*Running tip: Try focusing on chunks, not the whole race
If I matched up how I felt at any given point with how many miles were left, it would have been tough to finish. Instead, I told myself "just get to the next checkpoint, that's all."

I admit I also took a peek or two to see if people were closing on me. I knew I was slowing down. I figured this last segment was going to be about 10min slower than the first 2 times through. Would I get passed this close to the finish? I certainly wasn't going to catch all those people who I saw out ahead of me on lap one.

And so I just eased my way into the finish area and the completion of my 4th ultra-marathon, only to hear a woman at the finish line say "You are 4th. Great job." Wait, what? Where did everybody go?
coming into the final aid station

*Final running tip: You are not alone
If you are being reasonably smart about your run, but are suffering due to the weather or course, there's a good chance that everyone else is too. Keep a positive attitude and know that if you just take care of yourself, your goals might still be achieved.

I still have no idea at what point I passed everyone. My best guess is just before lap 3 when people were in the drop area. Races like this if you sit down it can be the end of your day. I stayed vertical, kept moving and in the end almost hit all my goals (2min shy of 5:30) plus some bonuses!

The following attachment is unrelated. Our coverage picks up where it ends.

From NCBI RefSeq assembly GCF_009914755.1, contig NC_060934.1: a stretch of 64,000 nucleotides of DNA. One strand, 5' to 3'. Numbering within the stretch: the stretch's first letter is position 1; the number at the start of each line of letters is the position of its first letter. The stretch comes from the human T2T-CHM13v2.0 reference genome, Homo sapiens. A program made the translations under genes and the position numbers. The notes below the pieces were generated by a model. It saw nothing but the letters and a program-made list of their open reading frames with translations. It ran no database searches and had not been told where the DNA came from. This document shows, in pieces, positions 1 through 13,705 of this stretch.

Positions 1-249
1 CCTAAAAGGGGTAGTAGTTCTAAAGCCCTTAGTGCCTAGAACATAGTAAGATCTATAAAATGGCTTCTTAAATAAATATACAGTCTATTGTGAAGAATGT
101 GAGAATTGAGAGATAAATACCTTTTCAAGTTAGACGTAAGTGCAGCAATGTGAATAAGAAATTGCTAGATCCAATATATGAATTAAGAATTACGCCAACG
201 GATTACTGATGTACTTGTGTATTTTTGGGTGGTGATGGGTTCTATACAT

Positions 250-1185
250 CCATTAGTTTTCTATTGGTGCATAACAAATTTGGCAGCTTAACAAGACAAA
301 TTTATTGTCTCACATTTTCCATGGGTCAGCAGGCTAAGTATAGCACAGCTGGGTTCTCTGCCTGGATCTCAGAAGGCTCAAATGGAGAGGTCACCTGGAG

The tally:
2 falls
Beat last year's time by 10min
Ran very even laps until I consciously changed the plan
Finished 4th overall (only 4min behind 3rd meaning I was closing on him as well), 1st men 40-49. And being 49, I was the oldest person in the age group. No bad for an old fart!

So another adventure was over and I learned quite a bit. And for those wondering what I think about during these long runs, my family is never far from my mind. In fact I wore the shirt Dylan gave me for father's day. I had Alex's water bottle in my cooler at the drop area to keep my straight water, and other than driving in Leanna's car, she is after all an inseparable part of me, so she's always there.

Finally, I also got to meet up with a person I had not seen since May of 2014, Jenn McLaughlin, who completed her first ultra after an absurd day leading up to it. We had kept on touch on Facebook and I knew this was a huge milestone for her. Congratulations Jenn!

Next up, the Vermont 50 on September 27th.